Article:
As Syria and Iraq have become increasingly dangerous for reporters, a citizen journalist has provided extraordinary information from his laptop in England about what is happening in the Middle East and in other dangerous locales, such as Ukraine.
Without any journalistic training, Eliot Higgins, who lives in Leicester, has scored some big scoops, including information about the 2013 sarin gas attack by the Syrian government and the Russian weapons used in the crash last year of a Malaysian passenger jet in Ukraine. He has used his computer to mine data previously available mainly to government intelligence agencies.
One of my students, Sarah Fry, brought his work to my attention, and much of the information in this column came from her research.
Mr. Higgins, 35, started as a blogger three years ago after he lost his job as an administrator for an organization working with people seeking asylum in the United Kingdom.
Although he had never traveled to Syria or Iraq and did not speak Arabic, he painstakingly reviewed photos and videos on Facebook, YouTube and other sources to find images of fighters and weapons in the region. He then used geolocation programs, such as Google Maps, to determine where the images had been taken via mobile telephones and other devices.
Mr. Higgins first used a pseudonym for his posts, Brown Moses, which was the name of a Frank Zappa song. He has since gone public with his name and puts his material and that of others on BellingCat.com, which comes from one of Aesop’s fables about mice using bells to warn about possible attacks from cats.
Here is how Mr. Higgins confirmed the use of chemical weapons by the Syrian government in 2013. After hearing of the event, he sorted through images of weapons on several hundred Facebook groups and YouTube files. He was able to determine that the warheads used in the chemical attack had red numbering rather than the usual black. He also found a different configuration in how the explosive warheads for chemical weapons were fired. Then he determined the precise location of the weapons and the specific size of the shells.
When Pulitzer Prize winner Seymour Hersh maintained that Syrian rebels, not the Assad government, had used the sarin gas, Mr. Higgins did a point-by-point takedown of the renowned reporter.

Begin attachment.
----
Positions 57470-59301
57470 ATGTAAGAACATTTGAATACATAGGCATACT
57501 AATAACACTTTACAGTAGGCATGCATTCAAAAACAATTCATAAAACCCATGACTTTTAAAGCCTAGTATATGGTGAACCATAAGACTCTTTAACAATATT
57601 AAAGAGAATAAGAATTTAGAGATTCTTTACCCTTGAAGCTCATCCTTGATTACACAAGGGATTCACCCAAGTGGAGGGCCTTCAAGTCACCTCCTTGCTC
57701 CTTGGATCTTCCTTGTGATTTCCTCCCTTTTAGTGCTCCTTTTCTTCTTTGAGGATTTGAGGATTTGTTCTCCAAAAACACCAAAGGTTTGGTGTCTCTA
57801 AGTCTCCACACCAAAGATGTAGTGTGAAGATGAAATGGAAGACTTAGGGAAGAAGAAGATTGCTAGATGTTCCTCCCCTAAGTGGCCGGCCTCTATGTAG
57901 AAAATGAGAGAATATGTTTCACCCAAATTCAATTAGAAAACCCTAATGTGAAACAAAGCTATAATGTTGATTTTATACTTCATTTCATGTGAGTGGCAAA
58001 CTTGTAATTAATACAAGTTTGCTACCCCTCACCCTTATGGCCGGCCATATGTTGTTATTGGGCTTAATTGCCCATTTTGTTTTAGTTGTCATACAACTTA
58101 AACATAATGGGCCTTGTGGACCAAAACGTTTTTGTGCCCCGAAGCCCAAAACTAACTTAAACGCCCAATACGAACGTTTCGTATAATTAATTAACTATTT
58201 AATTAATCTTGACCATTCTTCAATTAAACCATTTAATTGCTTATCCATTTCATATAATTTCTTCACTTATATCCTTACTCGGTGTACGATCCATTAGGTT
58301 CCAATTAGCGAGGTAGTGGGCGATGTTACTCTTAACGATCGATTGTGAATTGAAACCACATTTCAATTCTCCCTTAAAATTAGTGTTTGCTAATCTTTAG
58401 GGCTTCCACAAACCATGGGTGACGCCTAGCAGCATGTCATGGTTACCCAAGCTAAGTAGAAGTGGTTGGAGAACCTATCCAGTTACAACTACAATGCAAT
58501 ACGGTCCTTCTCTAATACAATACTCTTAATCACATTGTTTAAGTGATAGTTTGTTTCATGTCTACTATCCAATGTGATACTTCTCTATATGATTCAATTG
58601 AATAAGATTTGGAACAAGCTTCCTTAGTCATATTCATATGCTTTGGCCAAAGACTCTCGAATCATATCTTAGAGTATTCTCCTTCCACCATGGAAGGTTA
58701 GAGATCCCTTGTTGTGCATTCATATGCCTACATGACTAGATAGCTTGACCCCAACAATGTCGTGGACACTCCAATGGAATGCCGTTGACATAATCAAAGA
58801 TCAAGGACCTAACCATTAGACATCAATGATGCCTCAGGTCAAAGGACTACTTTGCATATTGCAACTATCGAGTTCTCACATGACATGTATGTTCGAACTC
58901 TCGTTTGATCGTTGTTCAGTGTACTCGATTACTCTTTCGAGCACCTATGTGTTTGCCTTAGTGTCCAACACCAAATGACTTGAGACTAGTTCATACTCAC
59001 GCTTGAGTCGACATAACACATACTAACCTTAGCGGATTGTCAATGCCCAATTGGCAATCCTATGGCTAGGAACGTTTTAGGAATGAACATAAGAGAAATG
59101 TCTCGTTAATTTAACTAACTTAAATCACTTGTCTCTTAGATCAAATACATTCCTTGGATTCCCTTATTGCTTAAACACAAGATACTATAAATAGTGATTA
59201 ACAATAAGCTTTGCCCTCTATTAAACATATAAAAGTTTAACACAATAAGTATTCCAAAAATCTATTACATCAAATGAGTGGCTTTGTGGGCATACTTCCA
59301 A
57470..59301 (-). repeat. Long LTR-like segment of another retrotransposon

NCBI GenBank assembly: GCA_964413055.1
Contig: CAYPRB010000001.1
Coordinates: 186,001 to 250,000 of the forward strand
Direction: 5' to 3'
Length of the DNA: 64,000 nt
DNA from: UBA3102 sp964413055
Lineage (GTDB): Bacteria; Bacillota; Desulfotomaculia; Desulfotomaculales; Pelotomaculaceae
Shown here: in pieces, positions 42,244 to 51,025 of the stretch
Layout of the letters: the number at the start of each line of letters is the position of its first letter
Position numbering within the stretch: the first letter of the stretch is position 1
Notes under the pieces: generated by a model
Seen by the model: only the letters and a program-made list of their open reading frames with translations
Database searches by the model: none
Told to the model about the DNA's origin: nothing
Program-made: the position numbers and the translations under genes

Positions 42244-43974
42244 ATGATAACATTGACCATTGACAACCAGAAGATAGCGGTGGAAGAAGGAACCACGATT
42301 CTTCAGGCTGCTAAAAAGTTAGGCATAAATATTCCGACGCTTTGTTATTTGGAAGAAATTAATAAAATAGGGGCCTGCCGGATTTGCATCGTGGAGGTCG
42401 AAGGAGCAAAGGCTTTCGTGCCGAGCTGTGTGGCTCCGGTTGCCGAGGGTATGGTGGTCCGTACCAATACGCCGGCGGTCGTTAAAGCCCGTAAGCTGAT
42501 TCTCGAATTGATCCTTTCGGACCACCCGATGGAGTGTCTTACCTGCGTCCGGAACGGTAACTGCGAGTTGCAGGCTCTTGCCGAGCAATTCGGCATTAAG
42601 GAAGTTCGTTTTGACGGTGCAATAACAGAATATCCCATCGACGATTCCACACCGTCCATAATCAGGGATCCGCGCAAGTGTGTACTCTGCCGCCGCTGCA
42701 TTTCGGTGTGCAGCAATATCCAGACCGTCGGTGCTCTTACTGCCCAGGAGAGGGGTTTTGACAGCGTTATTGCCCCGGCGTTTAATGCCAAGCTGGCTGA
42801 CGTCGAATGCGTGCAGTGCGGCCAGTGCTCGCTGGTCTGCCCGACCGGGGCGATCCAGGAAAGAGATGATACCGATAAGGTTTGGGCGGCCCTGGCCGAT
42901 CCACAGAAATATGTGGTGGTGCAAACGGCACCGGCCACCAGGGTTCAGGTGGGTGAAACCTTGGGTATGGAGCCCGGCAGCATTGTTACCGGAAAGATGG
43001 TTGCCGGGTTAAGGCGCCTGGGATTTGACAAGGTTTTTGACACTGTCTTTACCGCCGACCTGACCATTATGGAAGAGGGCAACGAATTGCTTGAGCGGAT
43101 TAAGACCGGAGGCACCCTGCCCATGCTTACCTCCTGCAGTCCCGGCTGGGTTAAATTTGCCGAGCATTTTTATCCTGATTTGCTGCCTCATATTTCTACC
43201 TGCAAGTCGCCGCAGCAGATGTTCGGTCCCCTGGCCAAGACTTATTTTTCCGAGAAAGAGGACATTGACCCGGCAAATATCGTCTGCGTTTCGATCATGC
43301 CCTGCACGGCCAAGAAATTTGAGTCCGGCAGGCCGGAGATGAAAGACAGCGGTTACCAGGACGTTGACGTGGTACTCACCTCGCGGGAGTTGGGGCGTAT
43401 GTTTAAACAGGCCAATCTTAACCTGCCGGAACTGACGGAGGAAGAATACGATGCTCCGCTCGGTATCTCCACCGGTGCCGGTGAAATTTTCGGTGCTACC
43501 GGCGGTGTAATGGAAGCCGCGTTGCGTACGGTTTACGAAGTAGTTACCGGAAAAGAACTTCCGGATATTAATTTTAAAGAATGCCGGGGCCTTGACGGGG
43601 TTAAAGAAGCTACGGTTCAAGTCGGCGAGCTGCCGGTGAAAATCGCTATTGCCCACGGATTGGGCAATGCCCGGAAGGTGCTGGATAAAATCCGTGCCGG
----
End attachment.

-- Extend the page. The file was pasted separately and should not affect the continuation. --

Mr. Hersh “is apparently unaware that there’s a growing body of evidence,” Mr. Higgins wrote in Foreign Policy, “and it very strongly suggests that it was Assad’s cronies, not the rebels.”
Other journalists have turned to the Briton to collaborate on stories on Syria, the Islamic State and Ukraine.
C.J. Chivers of The New York Times worked with Mr. Higgins on a story about Saudi Arabia providing arms to pro-Western Syrian rebels. Mr. Chivers publicly thanked Mr. Higgins for his input.
The blogger has high hopes for expanding his citizen journalism base through training traditional reporters and adding more data geeks like himself in his informational hunt. He said he realizes he cannot provide the political and military analysis of the information, but the data he provides can help journalists give a more complete story.
He told the Columbia Journalism Review that he would like to create a global network of investigators “to put the fear of God into the sort of people who have something to hide because they’ll know there’s a network of people primed to use it to expose what they’re trying to keep hidden.”
That certainly seems like a noble calling for a stay-at-home dad without any training in journalism.
• Christopher Harper is a longtime reporter who teaches journalism at Temple University. He can be contacted at firstname.lastname@example.org and followed on Twitter @charper51.
CHRISTOPHER HARPER: Citizen journalist scoops war news from home in England (The Washington Times)